Yes, I know it's been fricking ages since my last post. I've been manically busy with one thing or another and it seems more important to actually get the comic finished (it's going well, thanks for asking) than it does to talk about it, but it's Sunday night and I'm too knackered to draw so I thought I'd post something instead.
I used Google's (now Trimble's) SketchUp briefly at work a few years ago to create 3D packshots of books I was designing. I never used it much, and so I never really 'mastered' it (in fact most of my time was spent going, 'Oh now why has that happened? Don't move that there, I didn't… OH FOR GOD'S SAKE').
I'd read how some artists use it to create a 3D environment which they can immerse themselves in to help ensure their backgrounds and scenes look authentic. I discovered it's possible to download 3D sculpts created by other people and when working on issue #3 I found a great model of a Messerschmitt which I used as reference for the upended plane on the cliff edge. To be able to spin the thing round and find the perfect angle was a revelation but still I shied away from actually creating my own sculpts because it always seemed so complicated.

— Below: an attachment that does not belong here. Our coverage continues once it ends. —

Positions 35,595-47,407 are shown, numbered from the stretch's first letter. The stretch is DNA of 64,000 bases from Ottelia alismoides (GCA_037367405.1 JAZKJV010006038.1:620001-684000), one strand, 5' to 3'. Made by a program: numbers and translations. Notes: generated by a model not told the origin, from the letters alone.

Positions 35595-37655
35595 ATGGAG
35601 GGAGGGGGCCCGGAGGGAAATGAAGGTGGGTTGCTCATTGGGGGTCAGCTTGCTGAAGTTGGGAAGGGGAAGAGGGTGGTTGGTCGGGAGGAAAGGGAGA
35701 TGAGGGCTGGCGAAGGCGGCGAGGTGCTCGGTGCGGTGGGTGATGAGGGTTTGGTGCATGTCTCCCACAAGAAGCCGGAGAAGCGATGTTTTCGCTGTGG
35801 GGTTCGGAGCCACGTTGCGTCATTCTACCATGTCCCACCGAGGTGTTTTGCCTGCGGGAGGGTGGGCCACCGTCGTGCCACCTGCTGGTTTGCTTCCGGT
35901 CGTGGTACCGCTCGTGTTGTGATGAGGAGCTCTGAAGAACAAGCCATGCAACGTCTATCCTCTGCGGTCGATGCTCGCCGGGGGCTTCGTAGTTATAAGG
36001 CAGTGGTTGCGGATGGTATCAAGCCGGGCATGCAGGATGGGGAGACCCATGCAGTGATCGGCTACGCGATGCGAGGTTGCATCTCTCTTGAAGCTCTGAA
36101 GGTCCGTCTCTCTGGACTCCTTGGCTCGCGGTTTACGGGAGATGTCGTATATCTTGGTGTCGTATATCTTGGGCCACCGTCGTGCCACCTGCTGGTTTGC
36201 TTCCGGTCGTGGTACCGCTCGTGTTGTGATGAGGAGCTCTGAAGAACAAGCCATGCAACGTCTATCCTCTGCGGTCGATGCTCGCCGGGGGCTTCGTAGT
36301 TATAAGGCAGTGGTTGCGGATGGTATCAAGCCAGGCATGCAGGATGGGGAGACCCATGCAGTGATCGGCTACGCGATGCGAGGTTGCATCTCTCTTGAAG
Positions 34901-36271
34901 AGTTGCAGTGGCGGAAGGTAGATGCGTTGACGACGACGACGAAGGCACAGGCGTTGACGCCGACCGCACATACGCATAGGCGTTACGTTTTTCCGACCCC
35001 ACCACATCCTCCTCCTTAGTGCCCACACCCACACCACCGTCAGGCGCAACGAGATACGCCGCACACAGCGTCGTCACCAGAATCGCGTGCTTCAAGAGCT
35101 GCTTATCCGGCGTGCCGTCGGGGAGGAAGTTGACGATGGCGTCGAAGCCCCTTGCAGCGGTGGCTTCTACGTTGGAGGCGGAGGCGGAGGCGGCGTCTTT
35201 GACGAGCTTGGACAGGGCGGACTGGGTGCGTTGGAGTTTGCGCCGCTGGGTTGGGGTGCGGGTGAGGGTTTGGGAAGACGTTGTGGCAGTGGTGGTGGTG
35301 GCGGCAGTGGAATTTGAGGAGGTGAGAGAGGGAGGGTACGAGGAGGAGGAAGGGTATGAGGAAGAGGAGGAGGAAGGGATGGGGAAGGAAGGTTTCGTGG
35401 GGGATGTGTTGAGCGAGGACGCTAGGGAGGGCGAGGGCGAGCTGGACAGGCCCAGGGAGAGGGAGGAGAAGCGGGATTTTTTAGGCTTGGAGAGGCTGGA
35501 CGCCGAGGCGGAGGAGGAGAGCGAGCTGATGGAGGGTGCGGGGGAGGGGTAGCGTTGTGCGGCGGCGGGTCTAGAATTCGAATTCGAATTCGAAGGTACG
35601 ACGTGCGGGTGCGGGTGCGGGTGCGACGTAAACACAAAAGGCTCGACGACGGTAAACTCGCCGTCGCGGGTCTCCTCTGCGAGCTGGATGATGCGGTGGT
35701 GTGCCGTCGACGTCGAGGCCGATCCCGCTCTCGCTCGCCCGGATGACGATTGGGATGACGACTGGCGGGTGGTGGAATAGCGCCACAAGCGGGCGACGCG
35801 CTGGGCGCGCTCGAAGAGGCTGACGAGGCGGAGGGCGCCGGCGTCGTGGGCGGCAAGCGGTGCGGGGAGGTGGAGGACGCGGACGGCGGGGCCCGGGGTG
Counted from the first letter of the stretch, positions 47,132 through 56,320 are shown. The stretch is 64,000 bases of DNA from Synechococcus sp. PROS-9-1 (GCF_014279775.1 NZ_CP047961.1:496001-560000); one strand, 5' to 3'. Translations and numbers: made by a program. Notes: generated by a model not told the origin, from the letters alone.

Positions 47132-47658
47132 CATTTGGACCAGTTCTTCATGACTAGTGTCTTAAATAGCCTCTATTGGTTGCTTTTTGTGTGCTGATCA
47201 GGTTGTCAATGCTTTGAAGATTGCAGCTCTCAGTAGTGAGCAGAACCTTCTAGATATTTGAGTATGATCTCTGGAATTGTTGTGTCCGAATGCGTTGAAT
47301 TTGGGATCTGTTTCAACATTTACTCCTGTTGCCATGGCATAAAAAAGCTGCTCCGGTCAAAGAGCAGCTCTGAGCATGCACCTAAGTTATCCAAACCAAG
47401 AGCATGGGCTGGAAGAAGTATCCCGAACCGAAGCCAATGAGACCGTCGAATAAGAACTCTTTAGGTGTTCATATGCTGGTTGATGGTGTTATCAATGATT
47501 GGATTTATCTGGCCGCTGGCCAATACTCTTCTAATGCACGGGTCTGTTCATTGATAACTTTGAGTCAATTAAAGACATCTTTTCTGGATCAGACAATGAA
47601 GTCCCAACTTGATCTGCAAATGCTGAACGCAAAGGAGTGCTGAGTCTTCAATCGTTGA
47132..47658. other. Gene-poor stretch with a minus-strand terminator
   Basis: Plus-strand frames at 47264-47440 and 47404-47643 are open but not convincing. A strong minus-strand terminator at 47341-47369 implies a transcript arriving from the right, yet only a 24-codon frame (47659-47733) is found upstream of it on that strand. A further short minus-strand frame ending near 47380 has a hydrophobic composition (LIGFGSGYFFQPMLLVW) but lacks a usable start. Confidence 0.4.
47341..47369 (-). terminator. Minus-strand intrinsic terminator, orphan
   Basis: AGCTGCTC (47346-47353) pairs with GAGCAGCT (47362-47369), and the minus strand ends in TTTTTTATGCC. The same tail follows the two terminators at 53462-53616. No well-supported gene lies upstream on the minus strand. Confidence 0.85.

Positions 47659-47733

But I continued to fiddle with it over the next year or so, and now, on issue #5, I've used it to create a couple of environments. Here's some screengrabs of the models:
The Falling Moon pub interior
Edward Temple's house (Who he? Wait and find out…)
With Edward Temple's house I imported other elements I downloaded from the SketchUp database (the staircase is actually a model someone created of the Titanic's staircase - I put it in then pulled it apart a bit while the chandelier is really just there for positional reference for me).
So SketchUp is proving to be really useful - and I'm spending less time arguing with it as well, which is nice. And the best thing about it? It's totally free to download. You can't argue with that...